Balancing Act: Cutting Energy Subsidies While Protecting Affordability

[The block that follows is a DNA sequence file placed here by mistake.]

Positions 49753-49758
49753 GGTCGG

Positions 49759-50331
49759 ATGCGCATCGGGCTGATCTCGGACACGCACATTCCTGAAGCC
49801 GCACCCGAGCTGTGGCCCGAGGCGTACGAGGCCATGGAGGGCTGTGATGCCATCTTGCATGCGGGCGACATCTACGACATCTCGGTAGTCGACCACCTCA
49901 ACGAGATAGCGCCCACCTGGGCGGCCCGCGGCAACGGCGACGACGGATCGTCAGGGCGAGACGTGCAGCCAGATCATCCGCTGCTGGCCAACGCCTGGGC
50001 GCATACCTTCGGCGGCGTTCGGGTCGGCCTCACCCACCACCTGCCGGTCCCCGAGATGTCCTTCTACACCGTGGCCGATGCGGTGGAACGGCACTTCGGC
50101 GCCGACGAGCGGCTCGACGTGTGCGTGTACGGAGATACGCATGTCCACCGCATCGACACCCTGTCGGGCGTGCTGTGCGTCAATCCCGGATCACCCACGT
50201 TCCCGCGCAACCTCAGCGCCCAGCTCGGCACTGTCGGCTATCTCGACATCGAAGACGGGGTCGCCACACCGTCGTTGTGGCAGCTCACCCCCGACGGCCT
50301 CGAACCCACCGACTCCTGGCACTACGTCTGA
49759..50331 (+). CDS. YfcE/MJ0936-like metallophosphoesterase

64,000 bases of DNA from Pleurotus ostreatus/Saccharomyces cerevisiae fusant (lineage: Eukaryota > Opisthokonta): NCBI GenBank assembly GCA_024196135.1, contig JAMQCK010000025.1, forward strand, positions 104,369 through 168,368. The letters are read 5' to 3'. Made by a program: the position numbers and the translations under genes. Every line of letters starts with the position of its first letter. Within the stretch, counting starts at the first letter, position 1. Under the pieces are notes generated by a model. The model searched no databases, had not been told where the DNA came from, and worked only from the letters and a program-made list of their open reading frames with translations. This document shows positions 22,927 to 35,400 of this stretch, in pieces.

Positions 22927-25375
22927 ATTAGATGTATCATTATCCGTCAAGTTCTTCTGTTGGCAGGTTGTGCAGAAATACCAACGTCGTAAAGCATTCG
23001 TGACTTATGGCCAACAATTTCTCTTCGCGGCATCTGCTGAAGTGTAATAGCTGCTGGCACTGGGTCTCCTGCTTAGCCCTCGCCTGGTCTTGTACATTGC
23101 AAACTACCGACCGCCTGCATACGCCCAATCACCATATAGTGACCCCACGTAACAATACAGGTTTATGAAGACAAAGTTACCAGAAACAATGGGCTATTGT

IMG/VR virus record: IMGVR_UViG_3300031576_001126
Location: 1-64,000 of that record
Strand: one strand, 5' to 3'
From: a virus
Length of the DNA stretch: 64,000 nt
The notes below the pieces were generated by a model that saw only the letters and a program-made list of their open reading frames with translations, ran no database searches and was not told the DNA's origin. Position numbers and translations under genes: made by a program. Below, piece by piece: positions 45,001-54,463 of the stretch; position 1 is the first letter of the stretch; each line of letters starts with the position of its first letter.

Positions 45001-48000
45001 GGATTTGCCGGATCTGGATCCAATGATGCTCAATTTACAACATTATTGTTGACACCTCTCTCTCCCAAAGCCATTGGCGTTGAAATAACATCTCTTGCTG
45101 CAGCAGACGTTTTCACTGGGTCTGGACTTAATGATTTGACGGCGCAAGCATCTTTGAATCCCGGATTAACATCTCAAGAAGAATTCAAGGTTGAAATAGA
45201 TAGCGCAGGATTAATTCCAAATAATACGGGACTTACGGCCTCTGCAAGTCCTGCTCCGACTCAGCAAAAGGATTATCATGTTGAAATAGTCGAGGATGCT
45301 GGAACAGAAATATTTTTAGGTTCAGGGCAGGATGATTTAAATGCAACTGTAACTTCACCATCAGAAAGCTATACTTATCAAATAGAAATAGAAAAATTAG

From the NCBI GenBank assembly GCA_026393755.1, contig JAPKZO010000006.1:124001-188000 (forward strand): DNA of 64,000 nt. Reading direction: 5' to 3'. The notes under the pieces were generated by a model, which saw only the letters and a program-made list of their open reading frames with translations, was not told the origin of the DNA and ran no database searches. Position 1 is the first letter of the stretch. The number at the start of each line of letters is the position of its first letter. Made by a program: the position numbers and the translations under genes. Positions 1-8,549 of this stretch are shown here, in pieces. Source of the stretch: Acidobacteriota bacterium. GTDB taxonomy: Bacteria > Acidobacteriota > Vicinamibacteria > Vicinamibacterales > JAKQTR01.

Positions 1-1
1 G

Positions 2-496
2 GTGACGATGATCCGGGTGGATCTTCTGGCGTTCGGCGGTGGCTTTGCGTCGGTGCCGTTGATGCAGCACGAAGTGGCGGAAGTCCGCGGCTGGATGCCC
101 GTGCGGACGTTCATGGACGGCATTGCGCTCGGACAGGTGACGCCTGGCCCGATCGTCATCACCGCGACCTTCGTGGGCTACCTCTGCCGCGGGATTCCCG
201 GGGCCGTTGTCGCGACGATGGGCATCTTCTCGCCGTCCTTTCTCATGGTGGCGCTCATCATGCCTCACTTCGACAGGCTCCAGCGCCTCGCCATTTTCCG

The cost of energy in Eastern Europe and Central Asia, as elsewhere, is an important policy issue, as shown by the concerns for energy affordability during the past harsh winter. Governments try to moderate the burden of energy expenditures that is experienced by households through subsidies to the energy providers, so that households pay tariffs below the cost recovery level for the energy they use. Balancing competing claims- fiscal and environmental concerns which will push for raising energy tariffs on the one hand and affordability and political economy concerns which push for keeping tariffs artificially low on the other is a task that policy makers in the region are increasingly unable to put off. While challenging, the reforms needed for this balancing act can build on much that has been learned in the last decade about improving the effectiveness of social assistance systems and increasing energy efficiency. This is the first report to assess, at the micro level for the whole region, the distributional impact of raising energy tariffs to cost recovery levels and to simulate policy options to cushion these impacts. The analysis relies on a unique database of standardized household surveys that covers the majority of countries in the region. This report adopts broad country groupings to identify commonalities across sub regions. This report focuses on two main sources of energy used by households: electricity and gas.